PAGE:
Mitochondrial M lineages in Ethiopia were first detected by RFLP analyses [51]. To explain its presence in that area the authors suggested two possibilities: 1) the marker was acquired by Ethiopians through interchanges with Asians or 2) it was present in the ancient Ethiopian population and was carried to Asia by groups who migrated out of Africa. Later, the second hypothesis was favored and a single origin of haplogroup M in Africa was suggested, dating the split between Asian and African M branches older than 50,000 ya [22]. Although not completely discarding this last scenario other authors considered that the disjunctive was unsettled. The vast diversity of haplogroup M in Asia compared to Africa pointed to the possibility that M1 is a branch that traces a backflow from Asia to Africa [7,23]. Due to the scarcity of M lineages in the Near East and its richness in India, this region was proposed as the most probable origin of the M1 ancestor [7,52]. However, recent studies based on Indian mtDNA sequences [24,25] have not found any positive evidence that M1 originated in India. Nevertheless, the inclusion of M1 complete mtDNA lineages in the construction of the macrohaplogroup M phylogeny clearly established that the antiquity of Indian lineages, as M2, as compared to Ethiopian M1 lineages support an Asian origin of macrohaplogroup M [24]. Furthermore, the comparison within Africa of eastern and western M1 sequences left the origin of M1 in Africa uncertain [21]. On the light of our and other authors results, it seems clear that by their respective coalescence ages and diversities, M1 is younger than other Asiatic M lineages. Although it is out of doubt that the L3 ancestor of M had an African origin, macrohaplogroup M radiated outside Africa and M1 should be considered an evolved branch that signals its return to this continent. Even more, as the coalescence ages of the northwestern M1c clade is older than the eastern M1a clade, we think that the most ancient dispersals of M1 occurred in northwestern Africa, reaching also the Iberian Peninsula, instead of Ethiopia. The detection of an ancestral M1c sequence in Jordanians could be explained by two alternative hypotheses: 1) that the Near East was the most probable origin of the primitive M1 dispersals, West into Africa and East to Central Asia. This supposition would explain the presence of basic M1 lineages, instead of the most common M1a derivates, as far as the Tibet. The actual scarcity of these types in eastern areas could be explained by posterior migrations that erased these primitive lineages. The absence of these ancestral M1c lineages in Ethiopia would point to the Sinai Peninsula as the most probable gate of entrance of this backflow to Africa. 2) That M1 is an autochthonous North African clade that had its earliest spread in northwestern areas marginally reaching the Near East and beyond. This would explain the shortage of basic M1 lineages in the Near East but would leave the Asiatic origin of the M1 ancestor undetermined. In any case, both alternatives envisaged M in Africa as an offshoot of the Asiatic M trunk. The striking phylogeographic parallelism between U6 and M1 haplogroups adds additional support to these hypotheses. It is possible to correlate the dispersion ages of the different M1 clades with their contemporary climatic, archaeological, paleoanthropological and linguistic information. For instance, the first M1 backflow to Africa, dated around 30,000 ya, is coincidental with a harsh glacial period which suggests that this human retreat to Africa could be forced by climatic conditions. The low sea level in the Gibraltar Strait at that time could also facilitate the Iberian Peninsula colonization. The northwestern African M1c and the probable north central M1b expansions are coincidental with the Iberomaurusian and Capsian industries. The anomalous evolution of M1a2 lineages left the coalescence ages of the eastern Africa M1a expansion uncertain, but as suggested for the sister U6a1 radiation; these movements could be correlated in time with an African origin and expansion of Afroasiatic languages [40]. Finally, from a maternal genetic perspective it seems that Neolithic occupation of the Sahara had both eastern and western influences. Most probably other mtDNA lineages participated in this human back flow to Africa. It has been suggested that the North African X1 branch of the Euroasiatic haplogroup X could be one of them [63].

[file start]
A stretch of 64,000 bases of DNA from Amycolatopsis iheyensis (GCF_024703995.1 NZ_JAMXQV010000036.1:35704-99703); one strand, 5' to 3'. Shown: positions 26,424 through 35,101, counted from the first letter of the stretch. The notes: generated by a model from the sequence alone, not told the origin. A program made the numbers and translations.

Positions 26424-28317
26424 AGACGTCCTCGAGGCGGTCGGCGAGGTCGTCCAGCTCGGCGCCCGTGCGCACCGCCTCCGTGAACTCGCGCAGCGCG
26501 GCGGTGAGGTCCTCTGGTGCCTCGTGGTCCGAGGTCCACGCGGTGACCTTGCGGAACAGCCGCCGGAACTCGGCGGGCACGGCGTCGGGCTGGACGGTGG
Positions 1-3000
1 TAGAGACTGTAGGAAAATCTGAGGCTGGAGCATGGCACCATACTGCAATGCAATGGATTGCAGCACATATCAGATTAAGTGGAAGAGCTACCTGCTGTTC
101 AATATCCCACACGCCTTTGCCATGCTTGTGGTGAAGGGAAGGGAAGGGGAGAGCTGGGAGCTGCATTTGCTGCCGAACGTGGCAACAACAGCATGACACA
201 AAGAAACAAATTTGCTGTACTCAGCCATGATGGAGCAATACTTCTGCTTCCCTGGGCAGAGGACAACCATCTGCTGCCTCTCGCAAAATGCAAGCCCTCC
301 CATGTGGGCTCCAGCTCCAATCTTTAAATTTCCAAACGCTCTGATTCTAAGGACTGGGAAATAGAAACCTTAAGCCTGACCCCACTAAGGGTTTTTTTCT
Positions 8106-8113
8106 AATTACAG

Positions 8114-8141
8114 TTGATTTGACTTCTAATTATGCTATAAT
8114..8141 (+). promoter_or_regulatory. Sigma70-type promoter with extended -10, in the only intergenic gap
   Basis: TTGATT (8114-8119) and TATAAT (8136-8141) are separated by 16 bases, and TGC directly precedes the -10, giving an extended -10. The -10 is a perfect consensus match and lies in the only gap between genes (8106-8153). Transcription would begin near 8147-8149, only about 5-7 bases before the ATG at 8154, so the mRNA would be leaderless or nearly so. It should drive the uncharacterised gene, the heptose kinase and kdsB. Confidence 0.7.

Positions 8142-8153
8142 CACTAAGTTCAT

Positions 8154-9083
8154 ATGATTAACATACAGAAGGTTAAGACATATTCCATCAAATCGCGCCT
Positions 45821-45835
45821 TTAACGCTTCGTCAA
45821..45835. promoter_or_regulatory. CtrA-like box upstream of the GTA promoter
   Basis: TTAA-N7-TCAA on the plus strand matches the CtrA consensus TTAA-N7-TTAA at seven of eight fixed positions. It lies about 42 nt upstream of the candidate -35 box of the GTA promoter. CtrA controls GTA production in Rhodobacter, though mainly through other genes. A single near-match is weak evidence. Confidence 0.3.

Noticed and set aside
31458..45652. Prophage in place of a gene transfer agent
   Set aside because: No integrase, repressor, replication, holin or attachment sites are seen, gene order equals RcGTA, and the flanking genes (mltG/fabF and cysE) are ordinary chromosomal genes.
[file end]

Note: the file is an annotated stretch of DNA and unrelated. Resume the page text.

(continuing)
Whilst this paper was under review, a new paper also dealing with U6 and M1 haplogroups was published [53]. Haplogroup topologies and phylogeographic conclusions proposed by Olivieri et al. [53] are highly coincidental with those proposed by us in our previous paper on U6 [40] and in the present paper, dealing with M1. Regrettably, there are differences in nomenclature for M1. Whereas our M1 phylogeny adhered to that proposed previously by other authors [21], Olivieri et al. [53] chose to apply their own. Nevertheless, the diagnostic positions for the different M1 subhaplogroups allowed us to establish subhaplogroup homologies between the two works. Clearly their M1b subgroup (defined by transition 13111) corresponds to our M1c subgroup; their M1a2 subgroup (defined by transition 15884) corresponds to our M1b subgroup. Finally, their M1a1 subgroup (defined by transitions at 3705, 12346 and 16359) corresponds to our M1a subgroup. In addition to the reinforcing overlap of ideas, it is worthwhile mentioning the high coincidence for the coalescence ages of M1 and the majority of its subhaplogroups, when the same substitution rate [8] is used. Olivieri et al. [53] calculated a coalescence time estimate of 36.8 ± 7.1 ky for the entire haplogroup M1 that matches our estimate of 35.2 ± 7.1 ky. Our coalescence time for M1c (25.7 ± 6.6 ky) also overlaps with Olivieri et al. [53] haplogroup M1b (23.4 ± 5.6 ky). Likewise, the coalescence age calculated for our M1a subhaplogroup (22.6 ± 8.1 ky) is in the range of the Olivieri et al. [53] estimation for their M1a1 subhaplogroup (20.6 ± 3.4 ky). The only discrepancy is about the coalescence time estimate between our M1b subhaplogroup (13.7 ± 4.8 ky) that is younger than that calculated by Olivieri et al. [53] for their homologous M1a2 (24.0 ± 5.7 ky). As our calculations are based only on three lineages and that of Oliveri et al [53] on six, we think that their coalescence time estimation should be more accurate that ours. In fact, when time estimation is based on the eight different lineages (AFR-KI43 is common to both sets) a coalescence age of 20.6 ± 5.0 ky is obtained. Although with overlapping errors, these results, together with the relative ancestral positions of each subgroup in the phylogenetic tree (Fig. (Fig.1),1), would suggest that the northwestern M1c clade radiation was older than those for the ubiquitous M1b and the eastern M1a clades, as also proposed by Olivieri et al. [53].